Kenya Location in Africa

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Need information about Kenya Location in Kenya? Here is the page for you. The Republic of Kenya straddles the equator; indeed it is almost bisected by it.

Its land area of 582,644 square kilometers is roughly the size of France. Almost all of the country is scenic.

Within its borders lies a world in microcosm, containing almost every known landform from glacial ice to arid desert, mountain massifs to rich savannahs, large lakes and dense forests.

Variations in altitude are extreme and so too are the contrasts in climate. The country, which shares common borders with five nations - Tanzania to the south, Uganda in the west, Sudan and Ethiopia in the north and Somalia in the east - is shaped like a harp.

Its boundaries have scant regard for ethnic considerations, and are the result of the sharing out of 'spheres of influence' by the European powers in the 17th century.

Kenya has four distinct geophysical features. Of these, the Great Rift Valley - the massive fracture in the earth's surface, which runs 5000 kilometers from Jordan in the north to Mozambique in the south - is perhaps the most outstanding.

Within the Rift Valley, there is a necklace of eight lakes some fresh and some alkaline where birdlife is never less than stunning.

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The great concentrations of flamingo at Lake Nakuru, often numbered in millions, led the celebrated ornithologist Roger Tory Peterson to describe them as 'the most fabulous bird spectacle on earth'.

Scores of extinct volcanoes dot the floor of the Rift casting their shadows over the lakes and creating in places a savage lunar landscape.

The second of these geophysical features are the central highlands. These spread like a giant green mantle around three mountain ranges that dominate central Kenya - Mount Kenya, the Aberdares and the Mau. This is an area of rich agricultural land and dense forests.

The principal cash crops are coffee and tea but lately horticulture and floriculture have come to the fore providing fruit, vegetables and flowers for the supermarkets of Europe.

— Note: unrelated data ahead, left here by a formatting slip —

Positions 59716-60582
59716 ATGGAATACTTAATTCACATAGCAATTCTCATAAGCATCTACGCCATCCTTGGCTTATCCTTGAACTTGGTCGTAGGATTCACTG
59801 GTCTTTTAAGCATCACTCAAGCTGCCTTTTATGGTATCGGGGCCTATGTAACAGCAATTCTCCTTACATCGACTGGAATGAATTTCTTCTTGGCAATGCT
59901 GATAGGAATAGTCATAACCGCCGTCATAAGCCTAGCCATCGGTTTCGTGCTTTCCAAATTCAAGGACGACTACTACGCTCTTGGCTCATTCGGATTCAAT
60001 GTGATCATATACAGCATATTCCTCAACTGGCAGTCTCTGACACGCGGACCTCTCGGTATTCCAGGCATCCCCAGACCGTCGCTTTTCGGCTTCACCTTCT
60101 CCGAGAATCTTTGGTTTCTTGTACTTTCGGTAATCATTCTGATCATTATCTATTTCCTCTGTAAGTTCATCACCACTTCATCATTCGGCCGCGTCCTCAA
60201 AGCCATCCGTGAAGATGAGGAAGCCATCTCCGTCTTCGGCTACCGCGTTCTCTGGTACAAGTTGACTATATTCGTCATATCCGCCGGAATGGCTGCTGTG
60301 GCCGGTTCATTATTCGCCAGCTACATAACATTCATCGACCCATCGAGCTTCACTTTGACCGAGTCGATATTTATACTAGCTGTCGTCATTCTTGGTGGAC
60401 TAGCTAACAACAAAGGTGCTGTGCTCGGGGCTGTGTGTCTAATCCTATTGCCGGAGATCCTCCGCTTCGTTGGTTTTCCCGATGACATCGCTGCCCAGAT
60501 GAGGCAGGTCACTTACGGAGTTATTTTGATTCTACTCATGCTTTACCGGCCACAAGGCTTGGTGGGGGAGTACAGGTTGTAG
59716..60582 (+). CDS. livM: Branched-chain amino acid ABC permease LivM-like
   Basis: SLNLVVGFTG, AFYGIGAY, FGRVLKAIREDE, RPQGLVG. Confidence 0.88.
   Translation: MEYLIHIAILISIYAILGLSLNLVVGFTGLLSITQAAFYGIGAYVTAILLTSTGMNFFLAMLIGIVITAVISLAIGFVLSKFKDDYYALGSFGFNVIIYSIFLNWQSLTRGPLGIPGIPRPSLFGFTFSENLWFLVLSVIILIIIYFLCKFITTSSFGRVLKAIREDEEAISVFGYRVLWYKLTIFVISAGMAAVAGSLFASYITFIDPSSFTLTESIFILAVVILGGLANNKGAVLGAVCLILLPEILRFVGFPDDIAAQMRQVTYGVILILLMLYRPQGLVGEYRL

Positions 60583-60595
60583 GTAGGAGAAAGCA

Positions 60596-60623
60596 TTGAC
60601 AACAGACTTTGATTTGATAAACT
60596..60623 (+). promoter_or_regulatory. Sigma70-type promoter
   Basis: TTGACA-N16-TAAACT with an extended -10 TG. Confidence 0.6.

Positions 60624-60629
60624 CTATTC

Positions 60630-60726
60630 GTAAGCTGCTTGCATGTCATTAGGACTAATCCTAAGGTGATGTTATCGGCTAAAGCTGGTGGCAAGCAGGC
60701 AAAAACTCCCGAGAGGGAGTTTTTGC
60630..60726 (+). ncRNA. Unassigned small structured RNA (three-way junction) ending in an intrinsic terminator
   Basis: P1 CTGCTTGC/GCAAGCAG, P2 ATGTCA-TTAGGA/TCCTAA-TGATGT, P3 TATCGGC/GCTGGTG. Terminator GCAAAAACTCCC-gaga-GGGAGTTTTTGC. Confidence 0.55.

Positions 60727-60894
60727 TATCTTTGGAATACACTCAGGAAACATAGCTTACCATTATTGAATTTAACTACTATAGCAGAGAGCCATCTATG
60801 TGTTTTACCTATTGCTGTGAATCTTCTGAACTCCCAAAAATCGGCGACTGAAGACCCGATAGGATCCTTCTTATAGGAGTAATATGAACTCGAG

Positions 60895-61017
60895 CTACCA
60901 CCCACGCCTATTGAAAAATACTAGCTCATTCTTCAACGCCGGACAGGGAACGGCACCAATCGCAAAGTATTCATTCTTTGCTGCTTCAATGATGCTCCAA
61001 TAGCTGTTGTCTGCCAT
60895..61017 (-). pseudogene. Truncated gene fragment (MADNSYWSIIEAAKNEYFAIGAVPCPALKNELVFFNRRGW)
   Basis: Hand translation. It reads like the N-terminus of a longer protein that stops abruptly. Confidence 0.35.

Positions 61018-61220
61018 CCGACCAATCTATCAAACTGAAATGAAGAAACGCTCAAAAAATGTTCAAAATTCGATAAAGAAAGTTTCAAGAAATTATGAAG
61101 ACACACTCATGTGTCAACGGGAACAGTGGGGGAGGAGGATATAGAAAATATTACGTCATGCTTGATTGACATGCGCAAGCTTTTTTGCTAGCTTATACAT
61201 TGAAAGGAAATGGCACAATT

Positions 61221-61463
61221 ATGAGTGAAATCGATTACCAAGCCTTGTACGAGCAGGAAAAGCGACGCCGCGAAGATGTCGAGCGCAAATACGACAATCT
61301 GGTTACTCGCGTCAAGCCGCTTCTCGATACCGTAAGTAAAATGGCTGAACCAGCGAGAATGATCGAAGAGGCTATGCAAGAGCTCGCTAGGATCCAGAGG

Many of these crops are grown in smallholdings providing a mosaic of diverse greens; other large producers include organizations such as Homegrown Kenya.

Central highland is a region of restful scenery, bracing air and ebullient human activity.

A third region contains the vast arid and semi-arid areas in the north and east of Kenya, which occupy nearly two thirds of the nation's land area.

Served only by the most meager rainfall, these lands provide an existence for hardy nomads who number fewer than one twelfth of the national population of about 31 millions.

The awesome ruggedness of this terrain of thorn scrub, lava rock and scorching sand is punctuated by occasional forest crowned mountain peaks such as Marsabit, Mount Kulal, Mount Nyiru and the Ndoto Mountains.

These cloud forests, nurtured by mist rather than rain, are home to wildlife; elephants carrying the largest ivory in East Africa are found on Marsabit Mountain.

The last of the main geophysical features is the Indian Ocean coastline - a tract 480 kilometers in length and which reaches inland between16 and 30 kilometers.

Fringing the Indian Ocean are long stretches of idyllic, silver-sanded beaches shaded by waving palms.

A coral reef runs almost the entire length of the seaboard creating a spectacular underwater world and protecting the shoreline and the inland waters from storm and shark. This, then, is Kenya, a land where nature was more than generous.

Location and Geography of Kenya in Africa

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